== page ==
Red Sox stripped of pick, Cora banned in sign stealing scams

The Boston Red Sox got off lightly in Major League Baseball’s sign-stealing scandal after Commissioner Rob Manfred concluded their violations were far less flagrant than those of the Houston Astros

The Boston Red Sox got off lightly in Major League Baseball‘s sign-stealing scandal after Commissioner Rob Manfred concluded their violations were far less flagrant than those of the Houston Astros.

Boston was stripped of its second-round pick in this year’s amateur draft for sign stealing in 2018 and former manager Alex Cora was suspended through the 2020 postseason for his previous conduct as the Astros’ bench coach. Manfred had held off a decision on Cora until now.

Manfred issued his ruling Wednesday, announcing Red Sox replay system operator J.T. Watkins violated the prohibition on in-game use of video to revise sign sequences provided to players. Watkins, who denied the allegations, was suspended without pay through this year’s postseason and prohibited from serving as the replay room operator through 2021.

Boston won the 2018 World Series, but Manfred said misdeeds didn’t occur during the postseason. He found Boston’s cheating was not as pervasive or egregious as the behavior of the Astros, whom he determined repeatedly used a video camera in the outfield to steal catchers’ signs during their run to the 2017 championship and again the following season.

Manager AJ Hinch and general manager Jeff Luhnow were suspended through the 2020 postseason on Jan. 13 and fired that day by the Astros. Houston was fined $5 million, the maximum under the Major League Constitution, and lost its next two first- and second-round amateur draft selections.

Boston’s lost pick was No. 52 overall, with a bonus pool value of just over $1.4 million.

“Unlike the Houston Astros’ 2017 conduct, in which players communicated to the batter from the dugout area in real time the precise type of pitch about to be thrown, Watkins’ conduct, by its very nature, was far more limited in scope and impact,” Manfred wrote.

A 30-year-old from Tuscaloosa, Alabama, Watkins is a 2012 graduate of the U.S. Military Academy. The catcher was selected by Boston in the 10th round of that year’s amateur draft and played in the Red Sox system until 2015.

Manfred called Watkins a “key participant” in the 2017 Apple Watch incident, saying he relayed decoded signs from Boston’s replay room to the dugout, at first with a runner and then with the watch to an athletic trainer.

Watkins compiled advance scouting information, and part of his job was to decode opposing pitchers’ sequences ahead of series. His replay room was moved from a remove location to adjacent to the dugout in 2018.

He declined comment, the Red Sox said. Manfred said misconduct occurred during the 2018 regular season but not in the postseason, when MLB began to place staff in video rooms to monitor conduct.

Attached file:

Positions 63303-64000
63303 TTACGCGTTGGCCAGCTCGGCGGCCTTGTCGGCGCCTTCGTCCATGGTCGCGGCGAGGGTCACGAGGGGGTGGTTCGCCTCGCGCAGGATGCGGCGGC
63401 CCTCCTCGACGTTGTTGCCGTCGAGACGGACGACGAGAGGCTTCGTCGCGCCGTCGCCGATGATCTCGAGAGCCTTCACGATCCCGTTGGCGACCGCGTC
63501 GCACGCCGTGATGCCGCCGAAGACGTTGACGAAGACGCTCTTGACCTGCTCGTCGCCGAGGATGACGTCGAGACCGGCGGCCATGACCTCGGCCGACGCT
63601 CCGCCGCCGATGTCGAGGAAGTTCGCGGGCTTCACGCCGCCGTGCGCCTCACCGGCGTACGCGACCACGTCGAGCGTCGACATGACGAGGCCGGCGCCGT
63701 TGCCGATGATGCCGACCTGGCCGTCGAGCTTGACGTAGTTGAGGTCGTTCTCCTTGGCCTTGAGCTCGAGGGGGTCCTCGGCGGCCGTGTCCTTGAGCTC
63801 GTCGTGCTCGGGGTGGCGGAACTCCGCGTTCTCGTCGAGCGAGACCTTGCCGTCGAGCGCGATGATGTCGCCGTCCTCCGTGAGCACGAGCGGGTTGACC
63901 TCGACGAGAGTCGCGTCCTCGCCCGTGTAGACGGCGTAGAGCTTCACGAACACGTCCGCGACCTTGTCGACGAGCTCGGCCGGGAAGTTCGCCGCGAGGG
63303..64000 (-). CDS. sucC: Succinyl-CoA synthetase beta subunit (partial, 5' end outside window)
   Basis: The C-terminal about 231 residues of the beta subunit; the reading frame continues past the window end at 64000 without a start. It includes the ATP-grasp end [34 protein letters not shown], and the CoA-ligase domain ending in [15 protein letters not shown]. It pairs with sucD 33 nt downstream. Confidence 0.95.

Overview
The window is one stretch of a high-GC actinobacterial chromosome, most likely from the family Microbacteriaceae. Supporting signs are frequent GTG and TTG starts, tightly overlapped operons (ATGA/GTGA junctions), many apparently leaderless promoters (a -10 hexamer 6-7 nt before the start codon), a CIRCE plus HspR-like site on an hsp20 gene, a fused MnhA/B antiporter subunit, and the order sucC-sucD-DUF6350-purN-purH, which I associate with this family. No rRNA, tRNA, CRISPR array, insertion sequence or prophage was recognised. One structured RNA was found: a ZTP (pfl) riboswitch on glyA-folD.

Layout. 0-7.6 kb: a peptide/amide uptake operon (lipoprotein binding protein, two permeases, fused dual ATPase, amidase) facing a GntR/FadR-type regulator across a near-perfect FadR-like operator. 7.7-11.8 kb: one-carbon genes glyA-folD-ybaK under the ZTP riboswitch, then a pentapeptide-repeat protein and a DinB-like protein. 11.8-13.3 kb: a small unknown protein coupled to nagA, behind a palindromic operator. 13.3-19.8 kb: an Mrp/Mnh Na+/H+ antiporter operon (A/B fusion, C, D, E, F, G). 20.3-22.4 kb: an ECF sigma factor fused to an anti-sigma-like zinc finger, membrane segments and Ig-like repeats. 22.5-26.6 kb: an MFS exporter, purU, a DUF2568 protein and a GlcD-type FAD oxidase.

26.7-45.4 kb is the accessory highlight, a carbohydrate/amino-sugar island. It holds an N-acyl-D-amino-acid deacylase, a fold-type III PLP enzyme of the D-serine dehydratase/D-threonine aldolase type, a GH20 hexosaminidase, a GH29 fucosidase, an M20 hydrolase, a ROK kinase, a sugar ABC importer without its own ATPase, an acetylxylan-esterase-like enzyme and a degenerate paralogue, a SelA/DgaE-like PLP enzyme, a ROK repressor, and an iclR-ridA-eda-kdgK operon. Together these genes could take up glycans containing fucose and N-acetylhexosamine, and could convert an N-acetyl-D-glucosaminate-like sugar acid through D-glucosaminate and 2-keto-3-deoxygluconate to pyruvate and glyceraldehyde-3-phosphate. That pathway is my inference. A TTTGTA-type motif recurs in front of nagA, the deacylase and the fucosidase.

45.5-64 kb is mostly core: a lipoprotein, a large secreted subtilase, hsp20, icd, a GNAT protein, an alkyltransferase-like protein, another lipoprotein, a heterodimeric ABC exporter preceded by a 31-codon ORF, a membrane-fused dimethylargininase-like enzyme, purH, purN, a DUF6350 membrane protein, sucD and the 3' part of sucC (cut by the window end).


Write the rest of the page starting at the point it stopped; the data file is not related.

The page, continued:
MLB interviewed 65 people, including 34 past and present Boston players. Manfred concluded Cora did not know of Watkins’ conduct but “did not effectively communicate to Red Sox players the sign-stealing rules.”

Cora, an infielder on Boston’s 2007 champions, was mentioned 11 times in Manfred’s decision on the Astros, which said he developed the cheating system. But Manfred held off on a penalty until after investigating the Red Sox. Cora left Houston for Boston after the 2017 season.

Fallout from the January penalties caused Cora and newly hired New York Mets manager Carlos Beltrán to lose their jobs. Beltrán, the senior player on the 2017 Astros, was the only player identified by MLB as participating in the scheme to place a monitor near Houston’s dugout to receive video from the outfield and have players bang on a trash can to signal breaking pitches.

Red Sox bench coach Ron Roenicke was promoted to interim manager after Cora’s exit. The interim tag was set to come off Roenicke.

The Red Sox largely escape being labeled as tainted champions. The NFL’s New England Patriots were found to have stolen signals in their 2007 AFC championship season by videotaping opposing coaches.

“MLB acknowledged the front office’s extensive efforts to communicate and enforce the rules and concluded that Alex Cora, the coaching staff, and most of the players did not engage in, nor were they aware of, any violations,” Red Sox president Sam Kennedy said in a statement. “Regardless, these rule violations are unacceptable. We apologize to our fans and Major League Baseball.”

Red Sox players were promised immunity in MLB’s investigation, but Manfred said even if players had been subject to discipline, none would have been punished.

He wrote “11 witnesses identified features of Watkins’ in-game communications that indicated to them that Watkins had at times acquired the sign sequence information from the replay room during the game.”

Manfred said six witnesses claimed they observed Watkins writing signs during games and four said they saw him use gestures or notes to communicate signs when a video monitor was present, which made them think he was trying to conceal prohibited conduct.

Watkins told MLB that any information he provided during games was obtained from advance scouting. He said any gestures he made were innocuous and suggested the possibility players may have been confused by his providing information during games, not understood his preparatory work or may have accused him in a competitive move only after moving on to other teams.

“Watkins did not provide a persuasive explanation for why the information he provided to players during the game differed from information provided prior to the game,” Manfred wrote. “I am significantly troubled by Watkins¡¦s admissions that he knowingly attempted to conceal his communications with players from the video room monitor.”


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